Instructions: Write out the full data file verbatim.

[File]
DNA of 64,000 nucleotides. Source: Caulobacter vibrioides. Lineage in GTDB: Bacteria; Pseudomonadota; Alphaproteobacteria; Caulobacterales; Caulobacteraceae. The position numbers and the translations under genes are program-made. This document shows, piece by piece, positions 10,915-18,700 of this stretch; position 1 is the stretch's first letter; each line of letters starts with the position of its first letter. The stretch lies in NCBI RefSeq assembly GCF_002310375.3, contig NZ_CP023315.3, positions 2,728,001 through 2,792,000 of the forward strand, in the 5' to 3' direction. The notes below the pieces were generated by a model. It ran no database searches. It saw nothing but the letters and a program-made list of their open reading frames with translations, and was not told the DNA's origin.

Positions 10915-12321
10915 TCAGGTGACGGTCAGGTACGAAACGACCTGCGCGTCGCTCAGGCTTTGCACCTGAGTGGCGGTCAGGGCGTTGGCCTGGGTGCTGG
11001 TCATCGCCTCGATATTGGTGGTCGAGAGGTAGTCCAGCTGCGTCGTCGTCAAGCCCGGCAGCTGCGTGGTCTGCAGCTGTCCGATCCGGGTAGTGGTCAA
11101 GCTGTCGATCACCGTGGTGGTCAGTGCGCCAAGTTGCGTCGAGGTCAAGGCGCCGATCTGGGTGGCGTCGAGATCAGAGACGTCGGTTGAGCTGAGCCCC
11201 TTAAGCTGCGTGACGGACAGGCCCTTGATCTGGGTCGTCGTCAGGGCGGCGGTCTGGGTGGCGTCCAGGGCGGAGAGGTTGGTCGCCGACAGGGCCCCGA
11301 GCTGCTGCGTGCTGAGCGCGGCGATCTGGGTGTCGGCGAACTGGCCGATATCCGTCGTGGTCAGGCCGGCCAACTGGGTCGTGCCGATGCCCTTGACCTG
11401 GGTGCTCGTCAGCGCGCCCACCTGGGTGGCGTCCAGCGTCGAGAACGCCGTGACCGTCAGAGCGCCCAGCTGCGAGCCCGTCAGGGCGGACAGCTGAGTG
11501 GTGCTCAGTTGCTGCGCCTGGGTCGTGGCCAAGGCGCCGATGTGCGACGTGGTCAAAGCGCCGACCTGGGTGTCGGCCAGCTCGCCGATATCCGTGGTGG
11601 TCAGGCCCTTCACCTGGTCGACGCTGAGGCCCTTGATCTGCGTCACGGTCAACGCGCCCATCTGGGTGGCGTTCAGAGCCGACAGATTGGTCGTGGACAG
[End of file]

DNA of 64,000 nucleotides. Source: Caulobacter vibrioides. Lineage in GTDB: Bacteria; Pseudomonadota; Alphaproteobacteria; Caulobacterales; Caulobacteraceae. The position numbers and the translations under genes are program-made. This document shows, piece by piece, positions 10,915-18,700 of this stretch; position 1 is the stretch's first letter; each line of letters starts with the position of its first letter. The stretch lies in NCBI RefSeq assembly GCF_002310375.3, contig NZ_CP023315.3, positions 2,728,001 through 2,792,000 of the forward strand, in the 5' to 3' direction. The notes below the pieces were generated by a model. It ran no database searches. It saw nothing but the letters and a program-made list of their open reading frames with translations, and was not told the DNA's origin.

Positions 10915-12321
10915 TCAGGTGACGGTCAGGTACGAAACGACCTGCGCGTCGCTCAGGCTTTGCACCTGAGTGGCGGTCAGGGCGTTGGCCTGGGTGCTGG
11001 TCATCGCCTCGATATTGGTGGTCGAGAGGTAGTCCAGCTGCGTCGTCGTCAAGCCCGGCAGCTGCGTGGTCTGCAGCTGTCCGATCCGGGTAGTGGTCAA
11101 GCTGTCGATCACCGTGGTGGTCAGTGCGCCAAGTTGCGTCGAGGTCAAGGCGCCGATCTGGGTGGCGTCGAGATCAGAGACGTCGGTTGAGCTGAGCCCC
11201 TTAAGCTGCGTGACGGACAGGCCCTTGATCTGGGTCGTCGTCAGGGCGGCGGTCTGGGTGGCGTCCAGGGCGGAGAGGTTGGTCGCCGACAGGGCCCCGA
11301 GCTGCTGCGTGCTGAGCGCGGCGATCTGGGTGTCGGCGAACTGGCCGATATCCGTCGTGGTCAGGCCGGCCAACTGGGTCGTGCCGATGCCCTTGACCTG
11401 GGTGCTCGTCAGCGCGCCCACCTGGGTGGCGTCCAGCGTCGAGAACGCCGTGACCGTCAGAGCGCCCAGCTGCGAGCCCGTCAGGGCGGACAGCTGAGTG
11501 GTGCTCAGTTGCTGCGCCTGGGTCGTGGCCAAGGCGCCGATGTGCGACGTGGTCAAAGCGCCGACCTGGGTGTCGGCCAGCTCGCCGATATCCGTGGTGG
11601 TCAGGCCCTTCACCTGGTCGACGCTGAGGCCCTTGATCTGCGTCACGGTCAACGCGCCCATCTGGGTGGCGTTCAGAGCCGACAGATTGGTCGTGGACAG